But in a year with so much loss, at least one area saw significant gains – outdoor recreation.

Since scientists and health care workers first learned about the novel coronavirus, a lot has changed.

We now know much more about how COVID-19 is spread, and how to treat and prevent the virus.

We spoke with an epidemiologist and an associate professor of population health sciences at University of Wisconsin-Madison about a year of studying COVID-19.

Listen to the full conversation here.

Department of Workforce Development

The economy in North Central Wisconsin is slowly recovering from the COVID-19 pandemic.

After unemployment peaked in April at 13.5 percent it finished the year at about 5.5 percent.

Mitchell Ropp is a regional economist for the Department of Workforce Development.

He says nothing has impacted the economy like the pandemic has.

“The impact was felt very quickly from this, but we also have recovered a good portion of what was hit relatively quickly overall. It’s definitely different in its nature,” said Ropp.


Former President Donald Trump’s popularity stayed strong in the Northwoods throughout the 2020 election.

He won every Northwoods county by wide margins, just as he had in 2016.

But one political expert believes how Trump handled the COVID-19 pandemic cost him the state overall. editor J.R. Ross said, if not for how Trump responded to COVID-19, he would have won Wisconsin.

“White voters who leaned Republican in years past recoiled at President Trump’s behavior and his approach to the pandemic,” Ross said. “That really hurt him.”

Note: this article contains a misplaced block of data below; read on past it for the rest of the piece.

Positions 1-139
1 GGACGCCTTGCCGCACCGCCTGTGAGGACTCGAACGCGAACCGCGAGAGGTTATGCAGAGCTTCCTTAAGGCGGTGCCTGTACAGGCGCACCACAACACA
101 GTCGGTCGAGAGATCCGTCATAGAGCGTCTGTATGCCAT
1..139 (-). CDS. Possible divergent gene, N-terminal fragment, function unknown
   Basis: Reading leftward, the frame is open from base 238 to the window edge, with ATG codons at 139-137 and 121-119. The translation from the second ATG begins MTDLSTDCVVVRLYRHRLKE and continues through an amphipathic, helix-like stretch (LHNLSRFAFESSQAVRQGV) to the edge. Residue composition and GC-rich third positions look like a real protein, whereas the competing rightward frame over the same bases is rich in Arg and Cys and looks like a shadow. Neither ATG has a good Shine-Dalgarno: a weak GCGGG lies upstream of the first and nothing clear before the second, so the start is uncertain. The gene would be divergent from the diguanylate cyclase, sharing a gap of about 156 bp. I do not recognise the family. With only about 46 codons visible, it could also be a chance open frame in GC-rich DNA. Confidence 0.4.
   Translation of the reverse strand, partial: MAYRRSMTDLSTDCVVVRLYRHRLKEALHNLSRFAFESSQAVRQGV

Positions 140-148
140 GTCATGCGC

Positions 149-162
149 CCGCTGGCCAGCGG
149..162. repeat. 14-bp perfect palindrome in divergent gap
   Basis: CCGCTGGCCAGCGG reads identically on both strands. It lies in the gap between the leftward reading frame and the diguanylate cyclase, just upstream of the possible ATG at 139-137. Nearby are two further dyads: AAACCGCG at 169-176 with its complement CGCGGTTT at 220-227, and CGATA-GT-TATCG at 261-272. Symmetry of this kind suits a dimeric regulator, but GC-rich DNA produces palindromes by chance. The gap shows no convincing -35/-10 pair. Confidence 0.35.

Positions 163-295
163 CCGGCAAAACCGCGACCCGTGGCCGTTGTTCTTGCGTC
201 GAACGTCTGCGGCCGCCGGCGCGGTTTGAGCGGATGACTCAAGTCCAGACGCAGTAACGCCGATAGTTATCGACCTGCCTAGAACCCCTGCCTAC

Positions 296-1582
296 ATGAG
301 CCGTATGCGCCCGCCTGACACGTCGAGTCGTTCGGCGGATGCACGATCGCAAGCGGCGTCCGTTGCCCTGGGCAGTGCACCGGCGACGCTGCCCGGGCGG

Iron Mountain VA Medical Center

Right now, the U.S. has three vaccines available to fight off COVID-19 infections.

AstraZeneca is another company with ongoing trials for its COVID-19 vaccine. That vaccine has gotten some mix messaging on how effective it is in older adults.

The U.S. trial is trying to clear that up.

UW Health and the UW School of Medicine and Public Health is conducting a study on AstraZeneca’s COVID-19 vaccine.

Dr. William Hartman is the principal investigator for the trial that started more than six months ago.

Erin Gottsacker/WXPR

COVID-19  has put the performing arts industry in peril, spelling hardship for theaters, performers and arts educators everywhere.

But in the Northwoods, the show must go on, and local theaters are adapting to the times.

I’m sitting in Rhinelander High School’s nearly empty auditorium.

On the stage in front of me, about 20 students are performing their final dress rehearsal of Joseph and the Amazing Technicolor Dreamcoat.

One of the actors twirls around in a long, rainbow-colored coat.

Leanne Vigue Miranda

Several times a day, one of Leanne Vigue Miranda’s daughters taps on her shoulder while she’s in a Zoom meeting.

Phoebe, a fourth-grader, or Luna, a kindergartener, has a homework question or computer issue.

“I constantly feel like my focus is being shifted every five to ten minutes,” Miranda said.

Miranda is the registrar at Nicolet College, and she’s been working from home since the pandemic started. Sometimes, her days include ten virtual meetings while her daughters learn virtually nearby.


Ben Meyer/WXPR

Katy Martens looks into her computer camera and greets her virtual audience, starting a session of yoga with essential oils.

She’s in her backyard in Sayner, surrounded by a forest of changing color.

Most of her audience is where Martens lived just six months ago, the greater Milwaukee area.

She and her family moved to Vilas County, and her students stayed with her virtually.

“It was just like, I can do this from anywhere. Sayner’s awesome. It’s our family house,” she said. “It’s better for the kids. It was kind of a no-brainer then, at that point.”